THERE’S SOMETHING SO VERY WONDERFUL about the Web, and about blogging. I was so depressed, feeling like things were falling apart both due to a family crisis, a love crisis, and you know what else? Sheer burnout.
But reading everyone’s comments and emails, finding out things are okay all ’round with family and life and love, and looking very much forward to visiting my U.K. friends next week I feel better. Much, much better.
So thank you my dear friends. Whether we know each other or have never met, I love you for loving me. Thank you so much for that precious, precious gift.
I KNOW YOU’VE HAD ONE. Where everything goes wrong.
- You believe that God will protect you and those you love
- You want with all your heart to do right by people and you fail, badly
- The person you love doesn’t love you the same way
All I want to do in the face of my unhappiness is drink and please please pass out so maybe I can get some sleep this year.
This is a really bad day. I’m asking you to help, and to keep me alive.
Tell me your bad day. Tell me anything. I am listening.
Monday 7 November 2005
DO FLAWS MAKE US MORE PRECIOUS? Since we’re all flawed, perhaps our flaws are merely part of our perfection.
Take Britney Spears (please). I overheard some people joking in a store the other day about how Ms. Spears would “never make it on HDTV” because her skin is so incredibly bad that she would no longer look like so many a misguided straight male’s skinny white chick fantasy.
But maybe the opposite is true? Maybe people would be more interested in a person whose flaws are apparent. We can relate better, for one, and perhaps even more importantly, we wouldn’t suffer from the additional flaw of thinking that if we’re not the so-called perfection pimped upon us by marketing freaks, there’s something horribly wrong with us.
I, for one, have always looked at people as being beautiful. At the risk of sounding New Age (rhymes with sew-age) I don’t see people’s clothing or hair color or weight at first. I really don’t – I see what some might call auras. It’s not really that I see a glowing color, but I get a sense of light and dark from people first. Then I see the other layers.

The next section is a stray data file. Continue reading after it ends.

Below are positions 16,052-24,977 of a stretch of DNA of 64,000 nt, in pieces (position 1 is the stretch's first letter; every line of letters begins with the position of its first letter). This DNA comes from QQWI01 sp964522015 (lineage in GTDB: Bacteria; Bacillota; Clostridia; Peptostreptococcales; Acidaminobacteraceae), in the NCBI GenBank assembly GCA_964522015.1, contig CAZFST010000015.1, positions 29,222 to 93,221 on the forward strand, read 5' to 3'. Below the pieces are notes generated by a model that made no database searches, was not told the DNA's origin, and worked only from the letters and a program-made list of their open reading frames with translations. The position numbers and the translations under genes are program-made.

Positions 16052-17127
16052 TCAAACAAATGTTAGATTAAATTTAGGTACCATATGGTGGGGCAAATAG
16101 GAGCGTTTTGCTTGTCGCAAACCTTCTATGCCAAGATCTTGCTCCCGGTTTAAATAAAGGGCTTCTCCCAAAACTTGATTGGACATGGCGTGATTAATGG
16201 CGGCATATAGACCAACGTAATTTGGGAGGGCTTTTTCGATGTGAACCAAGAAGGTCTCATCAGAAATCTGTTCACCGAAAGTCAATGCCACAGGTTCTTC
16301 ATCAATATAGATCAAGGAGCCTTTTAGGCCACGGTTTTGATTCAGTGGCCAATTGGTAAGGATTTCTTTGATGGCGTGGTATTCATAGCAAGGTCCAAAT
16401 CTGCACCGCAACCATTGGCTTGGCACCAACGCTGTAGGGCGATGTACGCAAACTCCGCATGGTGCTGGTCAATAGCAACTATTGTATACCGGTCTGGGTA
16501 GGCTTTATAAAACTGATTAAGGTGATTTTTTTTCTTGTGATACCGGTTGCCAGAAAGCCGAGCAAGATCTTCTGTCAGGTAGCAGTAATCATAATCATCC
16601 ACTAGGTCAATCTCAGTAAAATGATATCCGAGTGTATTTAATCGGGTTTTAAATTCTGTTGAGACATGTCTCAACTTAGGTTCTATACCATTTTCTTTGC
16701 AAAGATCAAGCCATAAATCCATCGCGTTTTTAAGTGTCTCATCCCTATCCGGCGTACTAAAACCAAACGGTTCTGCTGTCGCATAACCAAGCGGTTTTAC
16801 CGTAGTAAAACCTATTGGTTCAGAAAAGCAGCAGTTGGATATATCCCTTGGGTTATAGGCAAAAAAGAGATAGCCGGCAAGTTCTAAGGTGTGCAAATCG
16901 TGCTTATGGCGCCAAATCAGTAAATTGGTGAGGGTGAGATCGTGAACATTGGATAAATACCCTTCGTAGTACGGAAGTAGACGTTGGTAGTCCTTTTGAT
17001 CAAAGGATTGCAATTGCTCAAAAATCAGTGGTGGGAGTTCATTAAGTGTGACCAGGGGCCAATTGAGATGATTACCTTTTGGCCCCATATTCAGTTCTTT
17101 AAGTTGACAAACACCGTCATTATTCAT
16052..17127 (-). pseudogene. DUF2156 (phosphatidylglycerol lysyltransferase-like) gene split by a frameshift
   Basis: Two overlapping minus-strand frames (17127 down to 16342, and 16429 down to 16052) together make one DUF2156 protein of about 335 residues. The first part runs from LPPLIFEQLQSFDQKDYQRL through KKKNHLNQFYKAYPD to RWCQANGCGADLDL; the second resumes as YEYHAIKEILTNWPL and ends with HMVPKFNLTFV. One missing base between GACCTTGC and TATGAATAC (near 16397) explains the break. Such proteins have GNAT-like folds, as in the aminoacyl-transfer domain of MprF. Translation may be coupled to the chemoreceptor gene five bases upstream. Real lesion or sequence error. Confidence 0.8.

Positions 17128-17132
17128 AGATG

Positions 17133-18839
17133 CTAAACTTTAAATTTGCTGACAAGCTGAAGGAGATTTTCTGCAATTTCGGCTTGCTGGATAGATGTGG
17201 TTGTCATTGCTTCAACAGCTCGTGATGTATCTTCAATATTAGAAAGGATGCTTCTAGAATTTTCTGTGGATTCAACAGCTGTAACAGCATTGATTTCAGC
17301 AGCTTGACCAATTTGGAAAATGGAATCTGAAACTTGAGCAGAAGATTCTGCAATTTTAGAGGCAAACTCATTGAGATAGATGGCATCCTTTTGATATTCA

This has made life a bit of a richer experience. I’ve had two favorite all-time boyfriends in my life. One weighs close to 300 pounds and is the sexiest, funniest and also one of the most darling humans I’ve ever known. The other is a skinny twig who is almost as short as I am, also sexy and funny and darling. I am obviously not using a “my type” scenario here. I go for the quality of experience.
I suppose the concept of flaws is complicated in that there are flaws that are imposed upon us, and those that are self-defined. By today’s standards, I’m overweight. In 1925 I’d have been considered a real Sheba. I’m sure any insecurity I have around weight has far more to do with what other people think than what I think. I’m pretty comfortable in my skin if others are comfortable, too. It’s the crap I hear from others that makes me feel badly – even though I know I shouldn’t listen.
My sensitivity is a self-perceived flaw. That I let asshats get the better of me is something I often think I should learn to manage. But primarily, my self-defined flaws are personality-oriented. I’m a really nice person most of the time, but if I feel crossed or depressed or abandoned or mistreated in any way, look out. I become mean, abusive, and if the circumstances are bad enough, aggressive and frightening to small children and those with weak and passive constitutions.
What do you experience as being your flaws, and what do you feel are flaws you have to deal with that are imposed by external attitudes?
Saturday 5 November 2005
IN THE MOOD for a bit of fun, so I thought I might take a moment to ask you to show your ‘fro!
Now, not every Web geek has a ‘fro. But I think some of the most cool of us do. Here are a few examples.
Scrivs often sports the Classic ‘Fro. If you look closely, you’ll even see something more classic: A pick stuck in the back of his ‘fro.
Ethan Marcotte, aka SideSh0w, is the coolest white man to ever sport a ‘fro. I dub his ‘fro The SideFr0.
I can’t go poking fun at my friends without pointing out that I, too, have a ‘fro. I have what’s known as a JewFro. There’s actually a tag on Flickr for jewfro. Slays me, it does.
Get Going! Go!
Show your fro!
Thursday 3 November 2005
Dear Disney Store UK,
I would write this to you directly via your site feedback page but it is throwing Access database errors. The email appears to be down as well. So instead, I’m going to write my letter here in a public forum in the hopes that someone from your team sees it and takes heed.
Your so-called redesign is a travesty, a tragedy, and an embarrassment. Your prior store was not only far more beautiful visually, but was a magnificent example of standards-based design. Perhaps more importantly, the site was also accessible under the UK’s Disability Discrimination Act (DDA).
You now have a site that regresses back to all the bad habits that have hurt the progress of Web development and design. Here’s what you can expect from what you’ve done to your site: